Murdochs: Bruised but not broken
The Murdochs' evidence to MPs on the Culture, Media and Sport committee had its moments of drama, but few moments of revelation.
There were elements of both when James Murdoch, the chairman of News International, confirmed that his company has been continuing to pay the legal expenses of Glen Mulcaire, the private detective hired by the News of the World to illegally hack the phones of individuals.
James Murdoch said he was shocked to learn that Mr Mulcaire was still being subsidised by News International, long after he was imprisoned in 2007 for the illegal interception of voicemails.
And because Rupert Murdoch speaks in public only rarely, some will be surprised that his speech was halting and his response to questions was slow.
There are News Corporation investors who believe that at the age of 80, it may be time for Rupert Murdoch to hand over the executive reins of the global media empire he created - and his performance today probably won't dissuade them that the moment for him to name a successor is now.
No chance, said Mr Murdoch.
It was people he trusted who got News Corp into this mess, he insisted. And he is confident he remains the right man to correct the News of the World's sins of the past - sins that went on for years, but which Mr Murdoch did not notice in their enormity till the revelations a fortnight ago that the most vulnerable individuals' phones had been hacked.
After today's hearing, many questions are still unanswered about who committed or ordered the alleged hacking and bribing, and who knew what when - not least of which are the uncertainties over who was aware in early 2007 of the smoking-gun, News-of-the-World emails that were passed to the lawyers Harbottle & Lewis, but not to the police til June 20 this year (see earlier posts for more on this).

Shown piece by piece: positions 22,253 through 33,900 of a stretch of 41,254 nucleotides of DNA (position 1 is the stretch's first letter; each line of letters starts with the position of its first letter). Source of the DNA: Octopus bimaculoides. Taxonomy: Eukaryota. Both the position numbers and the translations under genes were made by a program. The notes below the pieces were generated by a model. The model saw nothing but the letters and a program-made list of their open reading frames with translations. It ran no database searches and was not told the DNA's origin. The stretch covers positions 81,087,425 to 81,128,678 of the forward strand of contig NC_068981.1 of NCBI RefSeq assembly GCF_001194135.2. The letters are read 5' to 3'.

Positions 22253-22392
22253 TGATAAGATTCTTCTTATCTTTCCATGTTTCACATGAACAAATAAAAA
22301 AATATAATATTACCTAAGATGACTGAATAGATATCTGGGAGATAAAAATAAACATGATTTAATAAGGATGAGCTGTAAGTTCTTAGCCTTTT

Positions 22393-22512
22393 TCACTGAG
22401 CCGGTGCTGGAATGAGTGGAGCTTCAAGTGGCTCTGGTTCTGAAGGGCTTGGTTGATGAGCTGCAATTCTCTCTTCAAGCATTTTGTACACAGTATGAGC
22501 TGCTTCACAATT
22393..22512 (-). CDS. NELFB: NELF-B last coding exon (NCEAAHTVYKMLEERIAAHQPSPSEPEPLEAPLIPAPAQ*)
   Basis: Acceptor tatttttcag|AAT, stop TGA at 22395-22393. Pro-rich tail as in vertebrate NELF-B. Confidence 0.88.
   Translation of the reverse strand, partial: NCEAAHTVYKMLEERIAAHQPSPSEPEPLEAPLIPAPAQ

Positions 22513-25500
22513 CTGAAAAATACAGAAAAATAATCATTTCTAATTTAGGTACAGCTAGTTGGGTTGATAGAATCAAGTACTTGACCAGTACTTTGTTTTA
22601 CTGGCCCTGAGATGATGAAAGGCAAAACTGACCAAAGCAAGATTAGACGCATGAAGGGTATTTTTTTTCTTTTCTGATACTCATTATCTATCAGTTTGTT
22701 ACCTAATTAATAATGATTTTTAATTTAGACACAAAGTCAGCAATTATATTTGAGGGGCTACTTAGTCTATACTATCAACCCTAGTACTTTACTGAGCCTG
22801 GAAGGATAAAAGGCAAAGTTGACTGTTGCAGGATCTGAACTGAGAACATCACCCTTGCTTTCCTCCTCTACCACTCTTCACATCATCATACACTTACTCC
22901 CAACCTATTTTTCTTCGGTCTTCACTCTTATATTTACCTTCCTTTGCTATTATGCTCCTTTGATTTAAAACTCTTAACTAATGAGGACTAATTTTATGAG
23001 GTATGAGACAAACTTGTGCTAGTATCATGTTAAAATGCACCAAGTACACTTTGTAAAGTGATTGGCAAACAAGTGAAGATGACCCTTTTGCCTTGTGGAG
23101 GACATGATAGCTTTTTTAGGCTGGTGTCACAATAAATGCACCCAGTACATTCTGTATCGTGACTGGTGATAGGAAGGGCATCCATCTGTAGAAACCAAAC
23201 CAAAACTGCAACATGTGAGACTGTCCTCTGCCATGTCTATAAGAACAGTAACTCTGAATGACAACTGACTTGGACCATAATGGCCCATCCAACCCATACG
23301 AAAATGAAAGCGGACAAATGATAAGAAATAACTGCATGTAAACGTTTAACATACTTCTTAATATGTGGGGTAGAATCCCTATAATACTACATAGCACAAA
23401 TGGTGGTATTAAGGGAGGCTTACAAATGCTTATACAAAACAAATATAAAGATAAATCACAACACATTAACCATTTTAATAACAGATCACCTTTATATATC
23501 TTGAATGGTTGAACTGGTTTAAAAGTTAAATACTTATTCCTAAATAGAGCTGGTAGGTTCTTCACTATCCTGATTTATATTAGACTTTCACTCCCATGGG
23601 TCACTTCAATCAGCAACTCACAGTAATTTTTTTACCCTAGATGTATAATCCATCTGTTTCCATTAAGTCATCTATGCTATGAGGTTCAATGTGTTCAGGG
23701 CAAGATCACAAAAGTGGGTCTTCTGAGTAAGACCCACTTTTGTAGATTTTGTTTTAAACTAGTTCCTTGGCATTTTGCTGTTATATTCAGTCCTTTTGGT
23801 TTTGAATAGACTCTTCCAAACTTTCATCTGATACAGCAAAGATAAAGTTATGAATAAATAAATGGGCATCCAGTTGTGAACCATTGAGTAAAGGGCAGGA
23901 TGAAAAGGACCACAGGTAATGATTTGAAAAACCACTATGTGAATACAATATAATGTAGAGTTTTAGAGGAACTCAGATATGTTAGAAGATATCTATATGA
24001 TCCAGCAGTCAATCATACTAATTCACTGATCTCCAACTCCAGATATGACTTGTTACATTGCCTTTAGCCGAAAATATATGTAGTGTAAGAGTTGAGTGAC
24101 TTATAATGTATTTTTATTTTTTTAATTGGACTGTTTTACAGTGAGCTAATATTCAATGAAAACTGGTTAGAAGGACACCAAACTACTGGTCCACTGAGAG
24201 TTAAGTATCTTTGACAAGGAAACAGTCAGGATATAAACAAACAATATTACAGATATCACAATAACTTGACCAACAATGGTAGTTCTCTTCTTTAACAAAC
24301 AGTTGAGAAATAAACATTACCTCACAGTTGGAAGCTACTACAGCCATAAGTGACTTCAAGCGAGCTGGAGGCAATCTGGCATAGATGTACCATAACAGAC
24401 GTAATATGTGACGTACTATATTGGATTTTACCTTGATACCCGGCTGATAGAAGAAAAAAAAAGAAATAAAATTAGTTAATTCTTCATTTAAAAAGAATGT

That said, the Murdochs will probably be seen to have emerged bruised but not broken by today's ordeal - which is why the share price of News Corporation, the parent company, has risen.
As for James Murdoch, he was probably as polished and relaxed as was possible in the circumstances. Which may persuade the non-executive directors of British Sky Broadcasting, where he is chairman, to wait a while longer before deciding whether he should be asked to stand down.
For the Murdochs, and the tens of thousands of work for their companies, the full ramifications of the scandal won't be known for months if not years, till the results are in of all those investigations, by the judge who was appointed by the prime minister, and by the police.